What about BIM?

15 August 2019
Zaiga Finnis

Thinking big and starting small.

BIM (Building Information Modeling) has been a topic of hot conversation for some years now, but its adoption in Australia’s construction industry has been tepid. Broadly speaking, ‘BIM’ encompasses a shift from documenting buildings and structures in 2D format as plans, sections and elevations, to documenting buildings in 3D format as physical forms, volumes and materials. It promises a shiny, bright future — a single source of truth during design and construction, and even post-occupation. So why wouldn’t an industry with so much to gain be running towards this with gusto?

As far a players in construction tech go, you don’t get much bigger than Autodesk. We tagged along to their Connect & Construct Summit last week to see where BIM — and other tech advancements in the industry are heading. We saw some pretty amazing stuff. What we didn’t see however, is many of the big new advances being widely adopted. Why is this? Is there some kind of industry-wide resistance or is something else going on?

The resounding takeaway from the sessions is that the technology is ready — it’s us mere mortals holding back.

Part of the challenge in adopting something as big as BIM is that it’s difficult to dabble in. It really needs wholesale, company-wide adoption to get the most out of it — and that’s a bit scary. It can feel like letting go of everything familiar, and often all at once. With the relentless pace of the construction industry, that’s pretty daunting- there’s no chance for it to pause, adopt and improve.

Certainly for large industry players, this is most true. And it is not for lack of trying. It’s increasingly common for large general contracting businesses to be putting concerted efforts into the technology systems as a source of competitive advantage. Hansen Yunken’s HYway initiative is a great example of this, there are many more.

But maybe BIM isn’t the best place to start, it’s certainly not the only place to start. At the Connect & Construct Summit, we heard that in the last 12 months alone, there’s been over $1b in capital invested in construction technology startups, globally. Beyond BIM, we’re spoilt for choice. But looking at ‘technology’ can a bit like drinking from the fire hydrant — it’s too much all at once. The path of least resistance lies in not looking at the technology at all — or at least not as the starting point.

The key will be starting small, and starting with a business problem. Rather than being overwhelmed by the ‘big’ wins, have a crack at the ‘quick’ wins.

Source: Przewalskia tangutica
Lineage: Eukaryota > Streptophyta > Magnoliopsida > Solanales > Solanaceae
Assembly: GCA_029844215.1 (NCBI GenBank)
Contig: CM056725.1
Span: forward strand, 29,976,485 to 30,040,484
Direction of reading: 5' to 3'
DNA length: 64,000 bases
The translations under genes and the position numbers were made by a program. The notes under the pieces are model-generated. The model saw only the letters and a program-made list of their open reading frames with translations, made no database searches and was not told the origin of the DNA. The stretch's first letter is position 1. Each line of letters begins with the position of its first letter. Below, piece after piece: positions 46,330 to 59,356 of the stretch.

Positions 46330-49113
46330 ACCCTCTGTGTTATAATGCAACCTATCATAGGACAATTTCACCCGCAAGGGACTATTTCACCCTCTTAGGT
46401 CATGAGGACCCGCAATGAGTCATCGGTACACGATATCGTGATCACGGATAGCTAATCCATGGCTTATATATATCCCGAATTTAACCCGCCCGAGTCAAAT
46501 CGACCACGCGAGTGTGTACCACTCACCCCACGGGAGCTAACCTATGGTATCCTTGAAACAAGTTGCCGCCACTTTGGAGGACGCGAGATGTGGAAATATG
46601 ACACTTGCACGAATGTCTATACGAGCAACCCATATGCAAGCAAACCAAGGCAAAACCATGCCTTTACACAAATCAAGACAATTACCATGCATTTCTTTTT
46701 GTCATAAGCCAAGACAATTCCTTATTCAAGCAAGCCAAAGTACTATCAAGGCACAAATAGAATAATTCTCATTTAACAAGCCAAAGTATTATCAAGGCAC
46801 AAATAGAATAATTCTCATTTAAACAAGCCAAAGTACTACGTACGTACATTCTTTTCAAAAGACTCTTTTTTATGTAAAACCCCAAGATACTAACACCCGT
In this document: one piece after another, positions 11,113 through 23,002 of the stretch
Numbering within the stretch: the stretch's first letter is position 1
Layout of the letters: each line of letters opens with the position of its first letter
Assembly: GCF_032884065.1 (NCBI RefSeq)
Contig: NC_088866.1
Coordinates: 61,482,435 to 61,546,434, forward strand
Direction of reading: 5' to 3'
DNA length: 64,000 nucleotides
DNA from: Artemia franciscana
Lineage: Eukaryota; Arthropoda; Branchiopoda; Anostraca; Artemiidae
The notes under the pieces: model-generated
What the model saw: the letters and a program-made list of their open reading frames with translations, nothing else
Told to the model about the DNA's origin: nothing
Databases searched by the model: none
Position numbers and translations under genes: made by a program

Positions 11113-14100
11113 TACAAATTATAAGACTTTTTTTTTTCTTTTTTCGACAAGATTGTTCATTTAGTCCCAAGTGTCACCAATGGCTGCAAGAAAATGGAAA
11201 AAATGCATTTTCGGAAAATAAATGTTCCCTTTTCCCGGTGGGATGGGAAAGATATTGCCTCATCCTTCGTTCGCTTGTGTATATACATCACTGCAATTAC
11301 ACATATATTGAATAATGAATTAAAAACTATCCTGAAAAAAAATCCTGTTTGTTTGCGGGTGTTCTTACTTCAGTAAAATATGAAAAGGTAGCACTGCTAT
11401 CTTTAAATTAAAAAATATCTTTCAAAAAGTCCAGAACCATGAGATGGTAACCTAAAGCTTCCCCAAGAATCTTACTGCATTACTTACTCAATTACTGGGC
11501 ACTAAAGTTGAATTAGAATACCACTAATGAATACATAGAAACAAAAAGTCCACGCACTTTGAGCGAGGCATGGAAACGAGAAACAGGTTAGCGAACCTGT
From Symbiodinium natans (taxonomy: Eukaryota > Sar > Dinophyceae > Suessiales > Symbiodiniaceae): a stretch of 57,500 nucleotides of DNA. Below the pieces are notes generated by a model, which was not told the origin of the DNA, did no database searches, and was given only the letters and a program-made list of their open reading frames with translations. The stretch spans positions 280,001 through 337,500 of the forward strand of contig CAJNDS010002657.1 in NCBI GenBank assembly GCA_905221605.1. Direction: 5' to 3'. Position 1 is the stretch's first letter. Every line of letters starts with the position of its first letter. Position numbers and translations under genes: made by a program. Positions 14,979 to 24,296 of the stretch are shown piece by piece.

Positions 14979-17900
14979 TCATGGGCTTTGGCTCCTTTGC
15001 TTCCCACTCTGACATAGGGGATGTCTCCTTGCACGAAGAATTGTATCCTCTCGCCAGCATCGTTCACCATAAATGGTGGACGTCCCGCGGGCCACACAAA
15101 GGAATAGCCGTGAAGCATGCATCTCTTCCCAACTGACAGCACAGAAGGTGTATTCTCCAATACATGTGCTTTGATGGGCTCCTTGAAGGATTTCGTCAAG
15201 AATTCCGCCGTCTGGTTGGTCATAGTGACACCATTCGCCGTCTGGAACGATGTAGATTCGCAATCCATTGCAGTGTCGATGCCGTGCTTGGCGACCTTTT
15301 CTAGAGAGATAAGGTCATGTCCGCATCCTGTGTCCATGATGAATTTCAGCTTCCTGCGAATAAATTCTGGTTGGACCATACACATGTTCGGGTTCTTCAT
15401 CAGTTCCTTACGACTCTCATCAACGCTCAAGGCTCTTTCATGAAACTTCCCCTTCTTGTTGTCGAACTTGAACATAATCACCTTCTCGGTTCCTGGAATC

Matthew Bien-Izowski (Managing Director, BN Electrical Contractors) talked through his success with such a quick win. In 2018, they set a goal to be paperless everywhere by 2019. Ambitious, and yet tangible. Far from saving trees, it seems this was about wanting to have the most current information for everyone, all the time, everywhere.

While eliminating paper doesn’t sound groundbreaking, it is measurable, trackable and valuable. With their goal in mind, BN Electrical looked to what technology would get them there. They realised that their $20k annual spend on printing could be better spent on 40 iPads. They found a tech tool that suited, and got to it. Fast. And they reaped rewards equally quickly, quoting a 12% cost reduction and zero rework on a recent Melbourne-based project.

And perhaps herein lies the solution to these tech adoption challenges — the frontrunners will be those that can find the quick wins. Shifting from a 5 year horizon, what can get done in 12 months? Or even 3 months? Rather than the big industry players going first, perhaps smaller businesses are better placed to lead the way, able to adopt new ways of working in one sweep. That’s a pretty liberating concept.

What will make a difference to your business? It might be reducing paper, but it may equally be about reducing the number of internal emails. Or reducing the amount of re-work based on working from outdated documentation on site. Perhaps it’s safety related, or even invoicing. No problem is too small to start, but knowing what you’re trying to improve means you’re in the driver’s seat. You’re the one putting the tech to work, rather than trying to figure out how the tech works.

The game is changing, and BIM is definitely part of this world, but to get there we probably need a bit of a rolling start. And it seems the best way to do that is to actually look away from the light, rather than stare into the sun.